Help save RHINO from extinction Stop poaching RHINO HORN for MEDICINE
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Rhino poaching has escalated in recent years and is being driven by the demand for rhino horn in asian countries, particularly Vietnam. It is used in Traditional Chinese Medicine but more and more commonly now it is used as a status symbol to display someone’s success and wealth. As South African is home to the majority of rhinos in the world it is being heavily targeted by poachers, see poaching numbers in South Africa. However poaching is now a threat in all rhino range states and field programmes are having to investment heavily in anti-poaching activities.
The scarcity of rhinos today and the corresponding intermittent availability of rhino horn only drives the price higher, and intensifies the pressure on the declining rhino populations. For people whose annual income is often far below the subsistence level, the opportunity to change one’s life by killing an animal that they don’t value is overwhelming.
Poachers are now being supplied by international criminal gangs with sophisticated equipment to track and kill rhinos. Often they use a tranquiliser gun to bring the rhino down and hack of its horn leaving the rhino to wake up and bleed to death very painfully and slowly. Poachers are also often armed with guns making them very dangerous for the anti-poaching teams who put their lives on the line to protect rhinos.
What is rhino horn?
Rhino horns are similar in structure to horses’ hooves, turtle beaks, and cockatoo bills. They are made of keratin – in rhinoceros horn it is chemically complex and contains large quantities of sulphur-containing amino acids, particularly cysteine, but also tyrosine, histidine, lysine, and arginine, and the salts calcium carbonate and calcium phosphate.
Traditional Chinese Medicine
According to traditional Chinese texts, such as Li Shih-chen’s 1597 medical text “Pen Ts’ ao Kang Mu”, rhino horn has been used in Chinese medicine for more than 2000 and is used to treat fever, rheumatism, gout, and other disorders. It also states that the horn could also cure snakebites, hallucinations, typhoid, headaches, carbuncles, vomiting, food poisoning, and “devil possession.” (However, it is not, as commonly believed, prescribed as an aphrodisiac).
Rhino horn, is shaved or ground into a powder and dissolved in boiling water and consumed by the patient.
As Richard Ellis, author of "Tiger bone and rhino horn" wrote in 2005 for the EAZA Rhino Campaign's Info Pack: "It is not clear that rhino horn serves any medicinal purpose whatsoever, but it is a testimony to the power of tradition that millions of people believe that it does. Of course, if people want to believe in prayer, acupuncture or voodoo as a cure for what ails them, there is no reason why they shouldn’t, but if animals are being killed to provide nostrums that have been shown to be useless, then there is a very good reason to curtail the use of rhino horn. There are five species of rhinoceros and, with the exception of one subspecies of African white rhino, all are in danger of being hunted to extinction for their horns. Rhinos as we know them have been around for millions of years, but Dr H. Spaiens has created a predicament from which they might never recover. It is heartbreaking to realise that the world’s rhinos are being eliminated from the face of the earth in the name of medications that probably don’t work."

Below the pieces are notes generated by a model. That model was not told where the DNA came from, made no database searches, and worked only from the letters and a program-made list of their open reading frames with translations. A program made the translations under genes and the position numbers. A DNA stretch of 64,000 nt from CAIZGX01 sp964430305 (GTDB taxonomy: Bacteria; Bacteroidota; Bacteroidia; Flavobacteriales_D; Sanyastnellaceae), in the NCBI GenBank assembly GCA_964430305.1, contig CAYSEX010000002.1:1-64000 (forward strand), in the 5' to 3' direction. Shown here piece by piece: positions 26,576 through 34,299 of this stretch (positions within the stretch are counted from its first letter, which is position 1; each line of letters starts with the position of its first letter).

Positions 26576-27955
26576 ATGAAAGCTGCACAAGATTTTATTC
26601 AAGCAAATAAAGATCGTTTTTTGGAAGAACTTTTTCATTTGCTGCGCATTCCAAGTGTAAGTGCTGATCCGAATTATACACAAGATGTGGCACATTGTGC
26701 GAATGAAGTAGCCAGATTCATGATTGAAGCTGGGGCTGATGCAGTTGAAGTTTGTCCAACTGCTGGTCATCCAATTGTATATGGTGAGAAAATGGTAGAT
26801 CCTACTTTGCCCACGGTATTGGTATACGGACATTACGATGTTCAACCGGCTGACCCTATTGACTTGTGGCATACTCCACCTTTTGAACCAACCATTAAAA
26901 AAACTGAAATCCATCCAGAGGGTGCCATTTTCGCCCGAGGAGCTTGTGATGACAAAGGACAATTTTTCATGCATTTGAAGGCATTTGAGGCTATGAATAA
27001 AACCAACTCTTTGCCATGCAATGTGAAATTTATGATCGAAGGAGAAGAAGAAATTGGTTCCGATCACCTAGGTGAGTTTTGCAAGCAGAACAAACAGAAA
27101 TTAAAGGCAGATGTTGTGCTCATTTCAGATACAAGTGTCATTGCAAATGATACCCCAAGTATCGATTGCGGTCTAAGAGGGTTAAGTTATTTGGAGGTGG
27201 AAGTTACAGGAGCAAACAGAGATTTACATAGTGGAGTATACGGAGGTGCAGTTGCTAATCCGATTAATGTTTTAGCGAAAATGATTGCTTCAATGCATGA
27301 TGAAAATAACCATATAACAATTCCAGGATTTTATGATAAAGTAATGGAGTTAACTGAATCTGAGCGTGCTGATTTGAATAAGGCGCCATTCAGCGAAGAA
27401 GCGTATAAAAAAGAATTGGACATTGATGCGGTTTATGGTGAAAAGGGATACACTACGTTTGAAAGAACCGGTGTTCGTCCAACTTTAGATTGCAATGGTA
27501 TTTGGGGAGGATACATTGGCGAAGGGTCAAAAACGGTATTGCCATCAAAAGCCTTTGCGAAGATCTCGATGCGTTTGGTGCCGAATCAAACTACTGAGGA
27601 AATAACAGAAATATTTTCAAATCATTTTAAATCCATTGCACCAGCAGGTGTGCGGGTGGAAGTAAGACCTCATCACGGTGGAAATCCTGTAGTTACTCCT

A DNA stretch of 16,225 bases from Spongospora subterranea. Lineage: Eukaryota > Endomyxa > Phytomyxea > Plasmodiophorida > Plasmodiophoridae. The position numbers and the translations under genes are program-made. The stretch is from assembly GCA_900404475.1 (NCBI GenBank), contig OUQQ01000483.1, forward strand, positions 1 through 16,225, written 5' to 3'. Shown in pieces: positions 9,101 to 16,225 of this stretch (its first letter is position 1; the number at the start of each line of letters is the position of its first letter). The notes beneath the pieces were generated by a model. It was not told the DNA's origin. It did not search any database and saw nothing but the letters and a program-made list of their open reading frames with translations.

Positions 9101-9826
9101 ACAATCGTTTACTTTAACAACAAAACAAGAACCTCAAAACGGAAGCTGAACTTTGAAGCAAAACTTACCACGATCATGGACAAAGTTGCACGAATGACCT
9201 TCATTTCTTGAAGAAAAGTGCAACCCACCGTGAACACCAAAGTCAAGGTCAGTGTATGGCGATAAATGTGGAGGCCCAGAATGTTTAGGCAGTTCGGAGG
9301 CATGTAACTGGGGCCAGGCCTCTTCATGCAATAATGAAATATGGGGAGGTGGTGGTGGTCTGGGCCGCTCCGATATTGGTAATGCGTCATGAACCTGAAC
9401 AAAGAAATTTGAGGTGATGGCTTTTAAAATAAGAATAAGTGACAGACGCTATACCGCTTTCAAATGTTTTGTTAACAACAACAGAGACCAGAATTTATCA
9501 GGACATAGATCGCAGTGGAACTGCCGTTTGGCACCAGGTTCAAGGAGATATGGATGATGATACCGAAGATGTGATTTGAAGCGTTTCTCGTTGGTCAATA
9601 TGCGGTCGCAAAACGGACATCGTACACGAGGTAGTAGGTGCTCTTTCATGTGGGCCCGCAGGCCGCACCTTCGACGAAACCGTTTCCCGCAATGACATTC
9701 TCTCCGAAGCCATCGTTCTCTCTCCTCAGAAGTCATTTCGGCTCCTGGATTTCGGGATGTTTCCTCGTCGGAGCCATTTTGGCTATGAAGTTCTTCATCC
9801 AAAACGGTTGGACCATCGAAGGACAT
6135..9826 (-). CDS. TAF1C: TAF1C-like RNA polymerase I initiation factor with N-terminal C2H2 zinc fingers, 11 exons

There is a belief in the West that rhino horn is used as an aphrodisiac and sexual stimulant but this is not correct and seems to have been misunderstood or misinterpreted by Western media. However, research has shown that people in Vietnam are starting to believe this rumour as they are consuming it for new reasons.
Even without aphrodisiacal properties, however, rhino horn is one of the mainstays of TCM, and its collection has been responsible for the death of tens of thousands of rhinos around the world.
Make no mistake: those people who use rhino horn to cure medical ailments really believe it works. That’s what drives up the demand on which the poachers thrive. As Ann and Steve Toon commented in 2002, “For practitioners of traditional Asian medicine, rhino horn is not perceived as a frivolous love potion, but as an irreplaceable pharmaceutical necessity.”
VietNam – new uses for rhino horn
There has been a recent surge in demand for rhino horn in Viet Nam, where it is being touted as a hangover cure and treatment for terminal illnesses plus many more uses.
A survey carried out by TRAFFIC in 2013 identified that the motivation for consumers buying rhino horn is the emotional benefits rather than medicinal, as it reaffirms their social status among their peers. Image and status is important to these consumers, they tend to be highly educated and successful people who have a powerful social network and no affinity to wildlife. Rhino horns are sometimes bought for the sole purpose of being gifted to others; to family members, business colleagues or people in positions of authority.
TRAFFIC identified three main consumer groups, read their report here Trade The International trade in rhino horn is banned under CITES (Convention on International Trade in Endangered Species of Fauna and Flora). In South Africa particularly there is a call to legalise the trade in rhino horn. Read more about this in legalising the horn trade thorny issues.
What is Save the Rhino doing?
Save the Rhino is one of the few organizations working to protect all five species of rhinos through a range of activities.
Demand Reduction Read about the work we are doing in Consumer countries to reduce the demand for rhino horn Conservation activities Read about all of the conservation activities we do to protect rhinos in the field.
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